Cave Giants, Why I Didn’t Answer Your Email, and How the Movie ‘Jaws’ Could Solve a 1974 Cold Case Murder.

This is the second installment of a new monthly series where I share an eclectic assortment of articles and essays I discovered the previous month — all worthy of your time.

This month’s selection features eight essays covering such subjects as Facebook stealing a page out of the NSA’s spy book, the Golden Age of television, and how clutter and depression go hand in hand.

So, without further ado, let’s get started.

Courtesy of Elijah O’Donnell via Unsplash

Life Lessons I Learned From the Great British Baking Show

by Garrett Miles

“The British managed to hold an empire that at one time spanned the globe but have no concept of air conditioning.”

Lovelock Cave

by Ron Morehead

“In a story told by Sarah Winnemucca Hopkins, around 1880, the Paiute Natives in the Lovelock area warred with the Si-Te-Cah, who were cannibals and had red hair. The story goes that they fought until they had killed all but a few who hid in a cave. When the cave was being mined in 1911 the remnants of these red haired people were reportedly found. Most of the artifacts were lost over time due to lack of interest from science. Some reports indicate they were gigantic in size. Some of the remaining artifacts showed a sandal that is 15 inches long.”

The Real Reason There Was a Golden Age of Television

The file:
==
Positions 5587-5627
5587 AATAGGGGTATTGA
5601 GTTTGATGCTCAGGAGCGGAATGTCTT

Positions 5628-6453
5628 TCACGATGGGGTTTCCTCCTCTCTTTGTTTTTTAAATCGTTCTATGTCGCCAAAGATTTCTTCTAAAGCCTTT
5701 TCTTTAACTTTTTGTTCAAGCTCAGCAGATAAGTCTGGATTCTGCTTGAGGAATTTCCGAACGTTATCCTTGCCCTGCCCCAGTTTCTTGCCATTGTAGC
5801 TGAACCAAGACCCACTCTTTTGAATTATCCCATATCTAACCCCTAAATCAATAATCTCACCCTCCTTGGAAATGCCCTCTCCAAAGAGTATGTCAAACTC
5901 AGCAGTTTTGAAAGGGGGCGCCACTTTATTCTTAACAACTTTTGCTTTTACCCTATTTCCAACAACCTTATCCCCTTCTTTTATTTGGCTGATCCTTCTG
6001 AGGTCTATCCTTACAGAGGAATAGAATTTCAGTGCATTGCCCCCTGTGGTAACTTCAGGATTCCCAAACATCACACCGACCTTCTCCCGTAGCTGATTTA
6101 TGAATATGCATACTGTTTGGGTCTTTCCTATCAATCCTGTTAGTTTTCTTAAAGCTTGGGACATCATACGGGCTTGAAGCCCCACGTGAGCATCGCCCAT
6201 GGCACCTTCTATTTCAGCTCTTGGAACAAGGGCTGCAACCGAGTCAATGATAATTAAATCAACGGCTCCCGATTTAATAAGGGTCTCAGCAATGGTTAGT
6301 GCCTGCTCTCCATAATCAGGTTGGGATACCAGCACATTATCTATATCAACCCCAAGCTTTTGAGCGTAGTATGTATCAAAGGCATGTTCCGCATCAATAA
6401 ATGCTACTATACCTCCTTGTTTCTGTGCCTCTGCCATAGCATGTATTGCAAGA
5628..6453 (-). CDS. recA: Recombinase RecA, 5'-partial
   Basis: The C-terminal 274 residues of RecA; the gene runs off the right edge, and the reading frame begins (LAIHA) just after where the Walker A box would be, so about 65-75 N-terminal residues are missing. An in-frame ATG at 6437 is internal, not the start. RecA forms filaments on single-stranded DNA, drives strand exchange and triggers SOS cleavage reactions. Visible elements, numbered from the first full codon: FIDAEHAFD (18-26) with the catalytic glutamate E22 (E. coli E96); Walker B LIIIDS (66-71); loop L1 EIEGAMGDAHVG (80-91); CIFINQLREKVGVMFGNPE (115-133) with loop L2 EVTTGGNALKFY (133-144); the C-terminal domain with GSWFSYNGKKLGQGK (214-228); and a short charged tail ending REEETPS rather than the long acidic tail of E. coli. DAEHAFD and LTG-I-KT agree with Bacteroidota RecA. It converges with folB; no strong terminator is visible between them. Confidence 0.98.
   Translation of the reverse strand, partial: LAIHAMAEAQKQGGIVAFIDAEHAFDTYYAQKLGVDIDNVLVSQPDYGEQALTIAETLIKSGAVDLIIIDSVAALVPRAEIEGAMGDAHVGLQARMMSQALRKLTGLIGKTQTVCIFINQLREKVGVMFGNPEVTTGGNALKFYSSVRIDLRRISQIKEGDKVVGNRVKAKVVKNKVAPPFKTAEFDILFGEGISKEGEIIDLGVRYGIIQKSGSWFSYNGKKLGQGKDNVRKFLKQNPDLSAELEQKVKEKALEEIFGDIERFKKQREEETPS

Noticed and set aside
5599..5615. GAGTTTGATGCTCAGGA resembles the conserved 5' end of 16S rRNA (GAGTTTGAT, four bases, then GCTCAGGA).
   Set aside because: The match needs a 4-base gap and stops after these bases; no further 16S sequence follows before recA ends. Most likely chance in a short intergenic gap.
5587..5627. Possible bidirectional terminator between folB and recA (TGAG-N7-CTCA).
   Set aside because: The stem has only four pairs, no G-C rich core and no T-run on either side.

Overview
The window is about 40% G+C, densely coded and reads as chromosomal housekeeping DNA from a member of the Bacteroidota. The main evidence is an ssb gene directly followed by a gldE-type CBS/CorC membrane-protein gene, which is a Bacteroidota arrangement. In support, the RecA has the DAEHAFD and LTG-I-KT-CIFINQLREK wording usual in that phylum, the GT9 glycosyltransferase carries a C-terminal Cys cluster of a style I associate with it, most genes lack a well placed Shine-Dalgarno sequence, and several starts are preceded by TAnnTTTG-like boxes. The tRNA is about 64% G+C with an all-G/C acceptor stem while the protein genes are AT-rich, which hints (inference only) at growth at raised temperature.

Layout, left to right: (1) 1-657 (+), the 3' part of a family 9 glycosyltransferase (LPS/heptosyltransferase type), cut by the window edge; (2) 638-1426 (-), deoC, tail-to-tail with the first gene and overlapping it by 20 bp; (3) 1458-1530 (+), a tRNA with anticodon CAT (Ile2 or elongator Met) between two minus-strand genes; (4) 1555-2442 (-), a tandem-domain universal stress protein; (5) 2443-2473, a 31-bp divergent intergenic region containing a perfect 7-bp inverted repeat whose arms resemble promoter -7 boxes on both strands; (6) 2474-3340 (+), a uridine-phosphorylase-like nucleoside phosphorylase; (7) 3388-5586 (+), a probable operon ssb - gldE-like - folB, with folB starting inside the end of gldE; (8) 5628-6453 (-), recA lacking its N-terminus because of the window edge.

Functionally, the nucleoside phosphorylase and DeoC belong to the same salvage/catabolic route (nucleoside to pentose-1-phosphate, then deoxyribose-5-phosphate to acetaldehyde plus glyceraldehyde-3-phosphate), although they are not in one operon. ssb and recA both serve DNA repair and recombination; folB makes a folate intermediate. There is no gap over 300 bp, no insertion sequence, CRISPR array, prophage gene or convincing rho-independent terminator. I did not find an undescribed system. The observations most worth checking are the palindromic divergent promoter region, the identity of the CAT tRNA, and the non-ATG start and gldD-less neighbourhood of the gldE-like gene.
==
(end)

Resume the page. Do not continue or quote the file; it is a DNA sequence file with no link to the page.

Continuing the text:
by James Perloff

“What began modestly as rabbit ears on top of family TV sets are now satellite dishes and antennas pridefully dominating the skyline, replacing crosses on top of churches.”

The Demographic Time Bomb That Could Hit the United States

by Catherine Rampell

“In 2017, the United States saw the fewest babies born in 30 years, a stat that produced a lot of hand-wringing. But it turns out things could be worse — a lot worse. We could be Japan, whose unfolding demographic crisis provides some lessons for where America might be headed.”

A Tantalizing Threory from Stephen King’s Son: Shark Thriller ‘Jaws’ Holds the Clue to an Unsolved 1974 Murder

by Isaac Stanley-Becker

“Two astonishing things happened on Cape Cod in the summer of 1974 . . . . One is that Steven Spielberg filmed Jaws, and [the] other is that someone murdered this woman in the dunes outside Provincetown and got away with it.”

Clutter and Depression Go Hand In Hand

by Becky Mansfield

“If you are thinking about how your house is cluttered … this is the time that you aren’t spending living your life. Once you are able to free yourself from the burden of these extra physical things, the ones that seem [to] tie us down, we can let them go and have more time to spend on enjoying life.”

How Facebook Borrows from the NSA Playbook

by Trevor Timm

“In hiding what it was doing from its users and in the underhanded ways it has justified its invasive actions after the fact, Facebook seems to have drawn directly from the NSA’s playbook.”

Why I Didn’t Answer Your Email

by KJ Dell’Antonia

“I snuggled my youngest son at bedtime . . . even though your email was calling, and some part of me wanted to pull away from the tedium of bedtime and reply. Replying would have felt fresh and new, while bedtime felt old and stale, although it has grown far less demanding of late, with no more reading out loud and no more splashing baths, many of which I spent answering emails, which was fine, because there were so many bedtimes and so many baths, so very, very many of them, until suddenly there weren’t . . .”

For more great articles, see last month’s selection: Nazis, Bad Books, and Birds That Steal Your Children.

J.L. Pattison is the author of The Island and Saving Kennedy. When not reading Internet articles he’s busy turning coffee into books at